EverTrac Treks Into Gov't Territory
EverTrac Treks Into Gov't Territory
By Jennifer Freer, Staff Writer
Formed 10 months ago to pursue commercial markets, EverTrac Inc. is now widening its scope to provide government customers with its wireless tracking technology that can monitor both people and equipment.
EverTrac of Islandia, N.Y., which develops applications for wireless global positioning systems, sees both defense and civilian agencies as prime targets for its technology, said Imran Anwar, chief executive officer of EverTrac.
EverTrac was formed in January as a joint venture of Computer Associates International Inc., a $5.9 billion a year software developer based in Islandia, N.Y., and United Microelectronics Corp. of Hsinchu City, Taiwan, a maker of semiconductor products. The company had $929 million in 1999 revenue.
Although the company does not yet have any U.S. government customers, it has worked with the European Post Office to develop a mobile post office. By working with its parent companies, EverTrac has created a system to scan packages from online resources, use credit cards to pay for the shipping and then have someone come pick up the package to be mailed, Anwar said.
The Defense Department has a high demand for tracking equipment, vehicles and technology devices in times of war. EverTrac, for example, can help find parts for vehicles or locate military equipment in the deserts of Saudi Arabia, he said.
For civilian agencies, EverTrac can help with security by tracking a person's location and finding out if security guidelines are being broken, he said. If a government worker, for example, was to leave his second-floor office and go to the third floor for a meeting, EverTrac would be able to see if someone else was logging in to that person's computer and detect that it was not the correct person, Anwar said.
Police departments can use the technology to track officers and police cars. If there is a person hurt in a robbery, EverTrac will not only find the closest car to help, but also the closest car that is stocked with medical equipment, he said.
"The market for tracking technology is growing," said Jeremy Sharrard, a research associate with Forrester, a market research firm in Cambridge, Mass.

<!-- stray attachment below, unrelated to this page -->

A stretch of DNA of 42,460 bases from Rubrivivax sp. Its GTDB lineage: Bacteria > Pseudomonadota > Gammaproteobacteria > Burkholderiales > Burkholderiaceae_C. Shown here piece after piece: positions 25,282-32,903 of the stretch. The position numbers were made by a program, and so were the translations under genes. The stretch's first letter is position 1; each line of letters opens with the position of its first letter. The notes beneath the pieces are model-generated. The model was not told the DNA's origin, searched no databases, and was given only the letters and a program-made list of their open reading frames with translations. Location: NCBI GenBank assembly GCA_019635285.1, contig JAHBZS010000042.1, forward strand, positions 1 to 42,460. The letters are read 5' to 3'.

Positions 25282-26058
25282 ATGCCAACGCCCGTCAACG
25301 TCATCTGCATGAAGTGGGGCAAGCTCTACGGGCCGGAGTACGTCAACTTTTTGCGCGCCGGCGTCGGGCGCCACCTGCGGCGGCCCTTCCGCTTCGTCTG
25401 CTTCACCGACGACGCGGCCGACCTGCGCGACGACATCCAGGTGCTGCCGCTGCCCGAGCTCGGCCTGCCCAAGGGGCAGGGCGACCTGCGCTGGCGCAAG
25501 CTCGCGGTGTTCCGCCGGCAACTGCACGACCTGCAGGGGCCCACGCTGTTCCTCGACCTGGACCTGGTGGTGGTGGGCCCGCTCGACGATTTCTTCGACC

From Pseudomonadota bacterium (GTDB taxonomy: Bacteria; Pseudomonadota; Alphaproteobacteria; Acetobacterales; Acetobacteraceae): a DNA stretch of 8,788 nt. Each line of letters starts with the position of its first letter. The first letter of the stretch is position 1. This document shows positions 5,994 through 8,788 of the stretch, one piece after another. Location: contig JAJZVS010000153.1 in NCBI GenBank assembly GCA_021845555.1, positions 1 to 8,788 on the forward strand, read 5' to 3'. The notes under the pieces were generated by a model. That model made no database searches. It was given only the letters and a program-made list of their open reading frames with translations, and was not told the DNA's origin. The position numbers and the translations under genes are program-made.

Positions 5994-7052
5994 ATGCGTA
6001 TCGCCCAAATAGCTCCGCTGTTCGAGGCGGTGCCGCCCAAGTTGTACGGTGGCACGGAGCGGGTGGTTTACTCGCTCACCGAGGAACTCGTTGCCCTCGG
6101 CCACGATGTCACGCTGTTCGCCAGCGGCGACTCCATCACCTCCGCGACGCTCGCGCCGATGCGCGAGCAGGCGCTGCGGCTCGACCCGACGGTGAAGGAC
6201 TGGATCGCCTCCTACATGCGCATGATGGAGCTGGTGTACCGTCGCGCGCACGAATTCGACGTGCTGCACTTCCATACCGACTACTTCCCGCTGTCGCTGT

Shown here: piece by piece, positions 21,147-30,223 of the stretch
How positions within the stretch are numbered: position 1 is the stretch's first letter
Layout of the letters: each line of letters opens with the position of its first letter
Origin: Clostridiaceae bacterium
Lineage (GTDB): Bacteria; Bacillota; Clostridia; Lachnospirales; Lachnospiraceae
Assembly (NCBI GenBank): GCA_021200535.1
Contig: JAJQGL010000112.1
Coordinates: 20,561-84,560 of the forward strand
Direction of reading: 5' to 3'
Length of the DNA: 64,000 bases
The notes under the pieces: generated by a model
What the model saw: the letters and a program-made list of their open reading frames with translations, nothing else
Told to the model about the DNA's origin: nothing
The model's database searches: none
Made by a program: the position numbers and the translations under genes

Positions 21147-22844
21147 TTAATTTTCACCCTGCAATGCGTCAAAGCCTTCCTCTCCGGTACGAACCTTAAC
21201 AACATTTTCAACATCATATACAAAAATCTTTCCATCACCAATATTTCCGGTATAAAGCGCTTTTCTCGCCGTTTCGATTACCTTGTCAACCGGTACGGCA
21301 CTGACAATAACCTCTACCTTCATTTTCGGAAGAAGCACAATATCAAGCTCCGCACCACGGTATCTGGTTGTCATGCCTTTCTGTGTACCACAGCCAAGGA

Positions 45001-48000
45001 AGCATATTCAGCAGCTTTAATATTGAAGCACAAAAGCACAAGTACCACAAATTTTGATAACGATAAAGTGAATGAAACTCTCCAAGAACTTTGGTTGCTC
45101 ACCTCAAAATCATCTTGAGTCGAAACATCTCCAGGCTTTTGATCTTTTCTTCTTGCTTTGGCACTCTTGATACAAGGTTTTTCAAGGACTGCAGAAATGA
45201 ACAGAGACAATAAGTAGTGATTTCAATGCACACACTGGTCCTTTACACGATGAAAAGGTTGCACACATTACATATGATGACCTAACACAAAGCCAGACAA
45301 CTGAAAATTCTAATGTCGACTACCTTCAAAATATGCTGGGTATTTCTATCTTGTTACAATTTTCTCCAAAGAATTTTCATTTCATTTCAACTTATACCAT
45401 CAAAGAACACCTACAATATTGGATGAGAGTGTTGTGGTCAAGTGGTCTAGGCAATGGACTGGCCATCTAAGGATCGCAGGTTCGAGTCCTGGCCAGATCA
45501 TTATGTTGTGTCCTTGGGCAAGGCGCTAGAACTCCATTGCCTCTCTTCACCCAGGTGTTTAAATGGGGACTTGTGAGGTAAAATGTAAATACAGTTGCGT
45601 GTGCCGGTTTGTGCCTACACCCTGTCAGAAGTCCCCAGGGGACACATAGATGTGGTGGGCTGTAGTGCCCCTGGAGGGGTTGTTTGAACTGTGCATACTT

The government-to-government technology applications, like what EverTrac is doing, have been neglected by industry so far, he said. In order for government agencies to meet the needs of their constituents, they must look at their internal processes and the way they are doing business with themselves.
So many different aspects of government need to be tracked, from a service request to fix a street to building permits. Tracking technology could even be used in the procurement process, such as tracking requests for proposal, he said.
EverTrac can customize solutions for government agencies by drawing on Computer Associates and United Microelectronics as well as partnerships with companies such as BellSouth Corp. of Atlanta and Vetronix Corp. of Santa Barbara, Calif., said Anwar.
This concept of partnering to provide customized solutions can be key to winning government customers, said Jeff Chang, an analyst with the Strategis Group, a market research firm in Washington.
"EverTrac is poised to go after the government market because their solution isn't geared to one network," Chang said. Government agencies' networks are complex, and EverTrac forms its partnerships specifically to meet the needs of its customers, rather than hosting one particular type of solution, he added.
EverTrac can also provide a solution that is less expensive, which is a key factor for government agencies in adopting new technology, Chang said. Qualcomm Inc., an EverTrac competitor and developer of wireless telecom equipment and satellite stations, uses satellites to provide its tracking services. Now tracking services are offered over digital networks, such as EverTrac, and results in less expensive solutions, he said.
The concept for EverTrac's tracking applications came about when Charles Wang, Computer Associates' chairman and CEO, was working with the National Center for Missing and Exploited Children to reduce the number of missing children. He came up with an idea to put a bracelet on children to track them, and realized there were many other applications for the devices.
EverTrac now focuses its technology on four areas of tracking: indoor, outdoor, people and objects. For example, EverTrac's technology is used to track fleets of trucks on the road and the equipment or materials they carry. The trucking fleets can be managed from online applications. EverTrac also can help locate and monitor a truck's mechanical difficulties and have parts replaced before breakdowns occur.
The company can use the resources and contracts held by Computer Associates to pursue government customers because the company does not have contracts of its own. The company is also working on
getting its services put on the General
Services Administration's schedule.